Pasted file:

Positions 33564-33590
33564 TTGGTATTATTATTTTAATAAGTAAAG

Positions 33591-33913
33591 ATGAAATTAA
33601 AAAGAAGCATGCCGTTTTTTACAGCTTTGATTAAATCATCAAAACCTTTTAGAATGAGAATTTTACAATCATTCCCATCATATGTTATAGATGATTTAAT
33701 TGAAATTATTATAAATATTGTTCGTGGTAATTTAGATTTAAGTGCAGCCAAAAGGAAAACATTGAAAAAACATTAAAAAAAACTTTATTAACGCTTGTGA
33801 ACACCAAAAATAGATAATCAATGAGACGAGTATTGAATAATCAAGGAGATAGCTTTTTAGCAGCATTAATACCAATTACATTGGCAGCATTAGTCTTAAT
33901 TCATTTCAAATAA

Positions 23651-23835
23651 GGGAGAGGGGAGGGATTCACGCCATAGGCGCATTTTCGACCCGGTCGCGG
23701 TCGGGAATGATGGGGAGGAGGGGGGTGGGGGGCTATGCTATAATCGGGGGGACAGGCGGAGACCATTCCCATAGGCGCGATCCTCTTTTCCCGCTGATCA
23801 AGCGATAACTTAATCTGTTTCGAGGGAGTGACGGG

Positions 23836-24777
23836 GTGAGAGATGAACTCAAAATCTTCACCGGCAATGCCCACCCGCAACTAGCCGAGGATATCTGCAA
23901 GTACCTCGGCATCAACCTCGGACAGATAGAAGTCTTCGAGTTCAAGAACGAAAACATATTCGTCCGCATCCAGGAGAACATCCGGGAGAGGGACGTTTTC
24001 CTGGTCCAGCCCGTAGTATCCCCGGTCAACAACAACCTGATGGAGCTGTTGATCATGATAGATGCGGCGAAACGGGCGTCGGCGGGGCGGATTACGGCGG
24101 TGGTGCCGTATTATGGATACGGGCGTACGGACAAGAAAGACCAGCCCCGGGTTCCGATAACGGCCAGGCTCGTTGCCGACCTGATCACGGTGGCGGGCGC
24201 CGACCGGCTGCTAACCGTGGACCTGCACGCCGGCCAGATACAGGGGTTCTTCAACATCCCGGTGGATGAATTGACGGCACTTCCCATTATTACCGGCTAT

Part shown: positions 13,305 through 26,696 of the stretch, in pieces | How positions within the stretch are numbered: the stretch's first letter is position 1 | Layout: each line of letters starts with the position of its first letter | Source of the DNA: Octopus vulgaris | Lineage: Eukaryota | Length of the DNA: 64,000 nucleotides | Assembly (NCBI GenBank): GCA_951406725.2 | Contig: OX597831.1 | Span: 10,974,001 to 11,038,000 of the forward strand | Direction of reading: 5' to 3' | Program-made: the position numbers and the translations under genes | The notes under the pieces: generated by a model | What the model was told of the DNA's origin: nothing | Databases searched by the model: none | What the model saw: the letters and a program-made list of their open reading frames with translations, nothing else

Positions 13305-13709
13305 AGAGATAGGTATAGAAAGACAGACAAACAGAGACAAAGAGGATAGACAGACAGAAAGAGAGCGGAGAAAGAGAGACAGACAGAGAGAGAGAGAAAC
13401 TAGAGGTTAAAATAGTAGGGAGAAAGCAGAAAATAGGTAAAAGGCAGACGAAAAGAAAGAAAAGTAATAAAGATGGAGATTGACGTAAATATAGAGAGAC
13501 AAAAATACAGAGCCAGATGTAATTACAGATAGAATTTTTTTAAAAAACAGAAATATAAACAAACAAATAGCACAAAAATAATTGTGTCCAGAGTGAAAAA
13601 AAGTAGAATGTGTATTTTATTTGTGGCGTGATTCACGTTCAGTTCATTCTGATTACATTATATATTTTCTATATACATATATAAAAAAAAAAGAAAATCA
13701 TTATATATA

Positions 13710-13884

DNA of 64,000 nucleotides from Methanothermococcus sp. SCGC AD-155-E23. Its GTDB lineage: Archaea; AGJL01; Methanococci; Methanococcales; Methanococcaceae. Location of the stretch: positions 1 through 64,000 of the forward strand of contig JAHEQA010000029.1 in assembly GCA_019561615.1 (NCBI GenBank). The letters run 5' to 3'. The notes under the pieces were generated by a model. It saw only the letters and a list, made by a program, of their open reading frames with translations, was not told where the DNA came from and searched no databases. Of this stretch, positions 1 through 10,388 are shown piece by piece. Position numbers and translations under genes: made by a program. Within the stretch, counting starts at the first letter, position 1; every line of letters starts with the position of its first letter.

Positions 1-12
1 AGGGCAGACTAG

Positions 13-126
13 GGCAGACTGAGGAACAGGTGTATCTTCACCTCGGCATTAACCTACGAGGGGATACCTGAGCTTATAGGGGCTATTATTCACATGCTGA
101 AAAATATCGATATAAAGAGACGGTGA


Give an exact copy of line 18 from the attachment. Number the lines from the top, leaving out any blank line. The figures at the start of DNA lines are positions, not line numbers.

24201 CGACCGGCTGCTAACCGTGGACCTGCACGCCGGCCAGATACAGGGGTTCTTCAACATCCCGGTGGATGAATTGACGGCACTTCCCATTATTACCGGCTAT